They Don’t Care What Kind Of Phone I Have, They Just Want Me Dead

I have an iphone.

Like a lot of parents, my iphone is perpetually out of storage because it is filled to overflowing with pictures of my kid. Like a lot of parents, I check social media on my phone during long days with said child, when I get bored of the endless toddler games of “look I put a truck in the pretend kitchen” and “look I put a truck on the piano” and “would you believe it there is a truck on your arm!” Like a lot of parents, I text my spouse when she’s at work and I’m having a bad day, anything from “oh my god this is the fourth poop today” to “he is begging to go outside and it is so cold” to “this child is the only thing in the universe that makes this worth it.”

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It is an iphone 4, and it is used. It was a gift from a friend when my previous iphone 4 died. I couldn’t afford a brand new phone, but I needed a phone, and she was upgrading (I think to a 5 or a maybe a 6, which I believe she purchased used). My service provider charges me between twenty six and forty dollars a month, depending on how much I use the thing.

My life wouldn’t go without this phone. Its front button is broken, and so I have a lot of weird work-arounds to make it functional. My family does not have a landline. I live in a city with spotty public transportation, and when I’m out, I often need to have my phone with me for tracking the busses (the tracker does not always work, but I almost always need it and sometimes it does work) and to be able to contact someone or call a cab if the busses just never come. In addition to that, I’m a writer, and I often type up first drafts of certain projects on my phone when I can’t use my laptop (this happens more than you might think, when you factor in the toddler). I use my phone to read and respond to work related emails. My family relies on my income as a writer to pay our bills and survive. I also use the phone to contact loved ones, contact our landlord, and even help manage my insomnia.

And my entire family is on Medicaid, my wife and I only because of the Medicaid expansion that came with the affordable care act. And that insurance has literally saved my life. Twice.

I am working as hard as I can, as much as I can, to make money for my family. I have the cheapest possible phone that will meet my needs. I’m not trying to prove that I’m a model poor person here, people can have whatever phones they want. If a poor person has the newest iphone, I don’t think that means they don’t deserve to go to the doctor. And many many people have explained that the price of a new iphone is still much lower than the annual cost of healthcare, that’s not up for debate.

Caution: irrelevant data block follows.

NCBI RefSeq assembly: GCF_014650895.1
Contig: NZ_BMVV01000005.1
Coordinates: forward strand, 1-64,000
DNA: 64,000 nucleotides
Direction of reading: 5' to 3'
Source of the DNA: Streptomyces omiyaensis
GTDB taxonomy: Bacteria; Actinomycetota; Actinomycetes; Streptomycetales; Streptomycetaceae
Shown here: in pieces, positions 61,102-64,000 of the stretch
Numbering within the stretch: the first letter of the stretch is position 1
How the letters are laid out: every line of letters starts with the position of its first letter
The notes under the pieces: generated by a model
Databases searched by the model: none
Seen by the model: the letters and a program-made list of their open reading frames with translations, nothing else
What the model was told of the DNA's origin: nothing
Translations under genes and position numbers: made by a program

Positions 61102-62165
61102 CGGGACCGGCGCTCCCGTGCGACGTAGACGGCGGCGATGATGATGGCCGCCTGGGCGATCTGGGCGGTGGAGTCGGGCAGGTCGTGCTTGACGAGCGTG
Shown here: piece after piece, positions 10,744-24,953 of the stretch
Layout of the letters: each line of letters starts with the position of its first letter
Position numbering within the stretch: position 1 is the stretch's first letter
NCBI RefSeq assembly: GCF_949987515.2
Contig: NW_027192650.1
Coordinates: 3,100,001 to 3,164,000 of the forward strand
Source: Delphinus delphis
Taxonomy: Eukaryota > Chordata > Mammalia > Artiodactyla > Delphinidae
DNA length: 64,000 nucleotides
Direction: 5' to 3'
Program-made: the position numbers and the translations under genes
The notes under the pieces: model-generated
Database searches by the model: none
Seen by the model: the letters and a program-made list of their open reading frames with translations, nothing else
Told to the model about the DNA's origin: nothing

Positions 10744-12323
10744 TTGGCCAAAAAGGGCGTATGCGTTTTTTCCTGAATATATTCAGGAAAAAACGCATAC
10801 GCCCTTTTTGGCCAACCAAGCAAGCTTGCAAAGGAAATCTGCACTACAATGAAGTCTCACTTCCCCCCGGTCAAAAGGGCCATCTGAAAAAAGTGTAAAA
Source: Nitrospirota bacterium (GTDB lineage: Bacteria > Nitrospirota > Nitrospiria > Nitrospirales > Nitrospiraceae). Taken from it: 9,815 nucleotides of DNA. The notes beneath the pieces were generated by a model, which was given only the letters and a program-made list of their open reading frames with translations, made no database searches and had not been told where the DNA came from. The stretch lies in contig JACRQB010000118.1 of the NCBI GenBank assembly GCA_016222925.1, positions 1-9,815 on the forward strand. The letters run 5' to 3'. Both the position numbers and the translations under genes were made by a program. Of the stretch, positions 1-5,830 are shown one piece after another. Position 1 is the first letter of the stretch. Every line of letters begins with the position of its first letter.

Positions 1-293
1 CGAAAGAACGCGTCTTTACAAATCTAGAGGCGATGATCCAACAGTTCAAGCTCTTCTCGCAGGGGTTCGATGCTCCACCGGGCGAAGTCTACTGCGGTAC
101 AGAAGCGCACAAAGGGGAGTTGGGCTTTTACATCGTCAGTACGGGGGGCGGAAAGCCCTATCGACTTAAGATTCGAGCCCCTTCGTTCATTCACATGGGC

But I do want to mention that I know a whole lot of poor people, and while most of us have phones, and many of us have iphones, I don’t know a single poor person with the new iphone. And even for those of us doing the whole having-a-phone-thing (and you know, a connection to the outside world, a way to make doctor’s appointments, a way to call my mother) as cheaply as possible, it doesn’t magically mean we can afford the actual cost of healthcare, which also happens to be a cost that rich people are never expected to pay. Once upon a time, I believed in the myth of the good poor person. I believed that if I was just frugal and careful, I would never need help. The problem was people expecting luxuries, I thought. The probably was people not spending their money more wisely. The problem was people not working hard enough.

I am tired of working hard and being wise. I am tired of constantly worrying about money. I am tired of living with the knowledge that I am going to lose my insurance because of selfish rich men who don’t care whether I live or die. And I won’t accept the blame for that. I won’t pretend any longer that the problem is somehow me, that income disparity isn’t by design, that paying people less than they can live off of isn’t theft. I won’t do complex magical thinking to to convince myself that hey, if only we didn’t occasionally break down and order a damn pizza, maybe I could have afforded to pay for my own gallbladder surgery.

If you stand at a bus stop in January waiting for a bus that might not come — with people who cannot afford a car, or insurance, or gas to put in that car… people who also cannot afford to lose their job if the bus doesn’t show, but they’re going to anyway — you will see a lot of cell phones. Some of them are smart phones. Some of them look fancy. Some of them are like mine, half broken, but kind of work. Some of them are flip phones. Some of them are the free phones they sometimes hand out from booths on the sidewalk. All of those people holding those phones, they all deserve basic human dignity, they all deserve to go to the doctor when they need to.

It’s worth mentioning that the same people who insist that poor people could afford the cost of healthcare if they just lived without every single nice thing in the universe are the same people fighting to keep the minimum wage low, fighting to block unions, fighting to keep anything down that might make our lives better.

It isn’t about iphones. They just think we deserve to die. They think I deserve to die.